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Perhaps the movie's most surprising feat? Somehow, the darned thing mostly works, probably because its heart is in the right place.
As long as it stays in the air, Red Tails is a compelling sky-war pageant of a movie. On the ground, it's a far shakier experience: dutiful and prosaic, with thinly scripted episodes that don't add up to a satisfying story.
Red Tails is entertaining. Audiences are likely to enjoy it. The scenes of aerial combat are skillfully done and exciting.
There isn't a real, flesh-and-blood figure in the bunch. Everything about Red Tails - the breaking down of racial barriers, the military achievements, the courage and sacrifice - is diminished in the process.
Red Tails squanders a great subject, reducing the real-life struggles and fierce heroics of the Tuskegee Airmen to rickety cliche.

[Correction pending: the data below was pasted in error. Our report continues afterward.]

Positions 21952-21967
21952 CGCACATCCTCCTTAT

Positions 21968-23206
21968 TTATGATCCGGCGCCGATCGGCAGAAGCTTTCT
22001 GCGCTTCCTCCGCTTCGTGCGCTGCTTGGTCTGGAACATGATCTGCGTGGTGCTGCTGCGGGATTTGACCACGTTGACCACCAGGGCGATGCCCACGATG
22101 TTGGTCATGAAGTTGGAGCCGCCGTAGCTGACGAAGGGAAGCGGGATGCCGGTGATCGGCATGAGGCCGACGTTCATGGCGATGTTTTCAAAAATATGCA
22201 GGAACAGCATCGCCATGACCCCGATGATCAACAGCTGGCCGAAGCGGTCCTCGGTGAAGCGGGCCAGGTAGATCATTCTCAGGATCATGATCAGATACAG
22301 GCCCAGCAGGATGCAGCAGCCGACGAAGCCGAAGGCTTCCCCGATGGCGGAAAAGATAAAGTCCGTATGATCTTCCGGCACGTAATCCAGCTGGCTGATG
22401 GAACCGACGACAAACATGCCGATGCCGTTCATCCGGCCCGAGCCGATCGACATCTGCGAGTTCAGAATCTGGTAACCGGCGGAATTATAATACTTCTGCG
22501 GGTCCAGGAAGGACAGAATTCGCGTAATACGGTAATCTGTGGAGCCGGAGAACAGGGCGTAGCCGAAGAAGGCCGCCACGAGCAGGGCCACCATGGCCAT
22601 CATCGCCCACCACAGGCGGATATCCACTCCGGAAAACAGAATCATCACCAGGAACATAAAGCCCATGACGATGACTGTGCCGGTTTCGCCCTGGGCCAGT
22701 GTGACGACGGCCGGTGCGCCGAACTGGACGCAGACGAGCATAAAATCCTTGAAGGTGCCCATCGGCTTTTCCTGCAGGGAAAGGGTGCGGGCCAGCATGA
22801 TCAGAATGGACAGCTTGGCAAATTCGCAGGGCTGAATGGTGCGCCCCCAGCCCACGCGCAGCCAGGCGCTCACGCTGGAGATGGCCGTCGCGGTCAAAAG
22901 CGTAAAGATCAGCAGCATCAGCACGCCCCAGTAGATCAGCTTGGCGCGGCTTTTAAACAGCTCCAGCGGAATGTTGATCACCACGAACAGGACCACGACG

The Hollywood Reporter
Every character here is so squeaky-clean, and the prejudice as depicted is so toothless and easily overcome, that the film feels like a gingerly fantasy version of what, in real life, was an exceptional example of resilient trail-blazing.
The A.V. Club
The aerial sequences look an awful lot like X-wing-versus-TIE-fighter battles and the effects have the same not-quite-solid feel of the Star Wars prequels. When the heroes crash, they go up in blazes of digital glory that seem just as artificial as the plotting that brought them to their fates.
So narratively old-fashioned it creaks.
George Lucas served as executive producer for this effects-heavy action film about the Tuskegee Airmen, and it feels as synthetic and dull as "The Phantom Menace."
New York Daily News
George Lucas produced this candy-coated, fictionalized drama, and while its cast is first-rate and its flying sequences sharp, the movie is as glazed and wide-eyed as a 70-year-old comic book.
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